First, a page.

Tuesday, June 26, 2012


Socks in Cistercian History

Ian Jackson sent me pp. 363-367 of The Great Beginning Of Cîteaux. A Narrative of the Beginning of the Cistercian Order: The Exordium Magnum of Conrad of Eberbach, tr. Benedicta Ward and Paul Savage (Collegeville: Liturgical Press, 2012). On these pages are Book 4, Chapters 24-25, of Conrad's narrative. Chapter 24 has the heading "How a Lay Brother Was Punished by God for Washing His Socks without Permission," and chapter 25 is "About a Monk Who Presumed to Sleep without His Socks, and How He Was Prohibited from Becoming an Abbot through a Divine Revelation."

From Book 4, Chapter 24 (p. 364):
On one of the granges of Clairvaux, a lay brother presumed to wash his socks without the permission of the master. He went alone to the side of a little stream which ran beside the grange, and, entirely concerned with the work he had begun, he, alas, gave little thought to how gravely they transgress who presume to violate the purity of the holy Order even in little ways. While he was doing his ill-advised job without the knowledge of his master, he heard a voice call out, as if one person were speaking to another, "Hit him, hit him!" And at once the lay brother felt two very hard blows, one on his head and another on his feet. Pale and trembling, he ran to the grange and told the brothers in a faltering voice what he had done, heard, and suffered. He was immediately taken to the abbey, and there, with as much humility as he could muster, he declared both his fault and the punishment for the fault. He said that the two blows he had mysteriously received little by little had spread inside him, one from his head, the other from his feet, and that, in any case, he was going to die when the blows met in his heart. And the outcome of the matter proved this to be true. A few days later the brother died, making a good confession, and we devoutly believe that he went to God more pure because his death was such a terrible one and canceled his sin.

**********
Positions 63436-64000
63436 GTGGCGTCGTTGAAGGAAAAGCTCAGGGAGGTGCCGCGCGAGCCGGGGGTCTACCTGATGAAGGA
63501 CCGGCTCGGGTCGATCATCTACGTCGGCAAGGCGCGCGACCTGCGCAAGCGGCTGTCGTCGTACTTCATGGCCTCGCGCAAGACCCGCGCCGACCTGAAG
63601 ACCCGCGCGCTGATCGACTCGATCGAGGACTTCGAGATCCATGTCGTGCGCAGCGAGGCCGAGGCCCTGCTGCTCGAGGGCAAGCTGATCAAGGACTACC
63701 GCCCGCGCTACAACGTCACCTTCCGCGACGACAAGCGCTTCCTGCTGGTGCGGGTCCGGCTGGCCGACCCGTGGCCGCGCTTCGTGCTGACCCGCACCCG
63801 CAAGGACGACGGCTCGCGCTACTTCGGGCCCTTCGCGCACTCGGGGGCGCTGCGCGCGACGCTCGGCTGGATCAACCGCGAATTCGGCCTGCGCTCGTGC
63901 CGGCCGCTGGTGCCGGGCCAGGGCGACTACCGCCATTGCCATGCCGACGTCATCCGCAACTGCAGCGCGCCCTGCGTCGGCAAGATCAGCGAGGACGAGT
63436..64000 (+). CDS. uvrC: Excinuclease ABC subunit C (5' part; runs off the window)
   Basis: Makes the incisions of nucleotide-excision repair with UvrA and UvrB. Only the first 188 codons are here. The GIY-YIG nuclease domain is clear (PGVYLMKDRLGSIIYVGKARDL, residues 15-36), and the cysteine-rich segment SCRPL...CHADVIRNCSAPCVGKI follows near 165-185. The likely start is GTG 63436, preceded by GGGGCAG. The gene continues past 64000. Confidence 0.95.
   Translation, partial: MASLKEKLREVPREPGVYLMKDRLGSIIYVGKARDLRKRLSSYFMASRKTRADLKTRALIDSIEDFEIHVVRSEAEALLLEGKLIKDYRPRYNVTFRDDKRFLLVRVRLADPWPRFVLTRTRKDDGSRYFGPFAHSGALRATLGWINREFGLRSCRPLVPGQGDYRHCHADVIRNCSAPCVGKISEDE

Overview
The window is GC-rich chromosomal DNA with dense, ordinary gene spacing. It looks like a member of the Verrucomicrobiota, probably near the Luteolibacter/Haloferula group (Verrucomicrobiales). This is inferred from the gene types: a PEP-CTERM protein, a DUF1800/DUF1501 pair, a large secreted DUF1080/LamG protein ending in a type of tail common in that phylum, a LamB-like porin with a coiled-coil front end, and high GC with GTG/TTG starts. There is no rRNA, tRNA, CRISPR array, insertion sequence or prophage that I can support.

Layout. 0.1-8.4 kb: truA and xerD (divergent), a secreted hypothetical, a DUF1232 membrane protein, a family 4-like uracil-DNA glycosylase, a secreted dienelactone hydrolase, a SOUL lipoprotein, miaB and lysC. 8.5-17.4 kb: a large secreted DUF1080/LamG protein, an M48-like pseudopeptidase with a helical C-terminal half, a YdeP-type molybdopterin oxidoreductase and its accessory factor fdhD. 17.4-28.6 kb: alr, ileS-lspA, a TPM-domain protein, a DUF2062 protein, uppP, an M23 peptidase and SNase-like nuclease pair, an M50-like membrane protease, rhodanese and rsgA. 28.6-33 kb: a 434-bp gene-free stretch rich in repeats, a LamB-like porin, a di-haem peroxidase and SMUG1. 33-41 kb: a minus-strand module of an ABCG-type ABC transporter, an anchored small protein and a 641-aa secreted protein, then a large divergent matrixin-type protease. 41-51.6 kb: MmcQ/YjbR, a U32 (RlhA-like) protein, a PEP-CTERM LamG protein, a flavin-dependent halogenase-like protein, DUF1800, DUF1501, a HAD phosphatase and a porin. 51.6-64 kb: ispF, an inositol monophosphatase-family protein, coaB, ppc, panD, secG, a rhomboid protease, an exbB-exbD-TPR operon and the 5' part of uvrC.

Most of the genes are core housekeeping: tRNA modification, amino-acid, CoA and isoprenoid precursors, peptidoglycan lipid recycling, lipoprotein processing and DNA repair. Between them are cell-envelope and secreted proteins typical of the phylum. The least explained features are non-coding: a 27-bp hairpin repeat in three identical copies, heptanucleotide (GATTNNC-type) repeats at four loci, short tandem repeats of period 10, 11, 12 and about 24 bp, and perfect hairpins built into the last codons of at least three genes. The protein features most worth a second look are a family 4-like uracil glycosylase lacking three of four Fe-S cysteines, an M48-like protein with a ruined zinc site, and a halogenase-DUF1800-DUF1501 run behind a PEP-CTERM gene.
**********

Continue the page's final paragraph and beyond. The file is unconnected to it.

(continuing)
From Book 4, Chapter 25 (pp. 366-367):
On the night of the election, however, the father abbot heard, by divine revelation, a voice saying, "Take care, lest you install as abbot that monk who dared to sleep without socks." Greatly troubled by these words, the venerable abbot only knew in his surprise that the Lord was trying to tell him something. The person mentioned above, whom he thought suitable for the dignity of such an office, had arrived the previous evening to take part in the election. In the morning he made the sign to the father abbot that he wanted to make his confession and took him into the chapter house...There, he humbly confessed that on his journey he had presumed to pull off his socks because of the intense heat and to sleep without wearing them. After that, the seniors and the more mature monks were assembled in council with the father abbot to discuss the election, and they all unanimously began to cast their vote for the man whom the confidential divine revelation had judged ineligible for such an honor. So the father abbot told them secretly about the divine order given him and advised them to elect someone else, saying that he could not go against his conscience and disobey the Lord's command.

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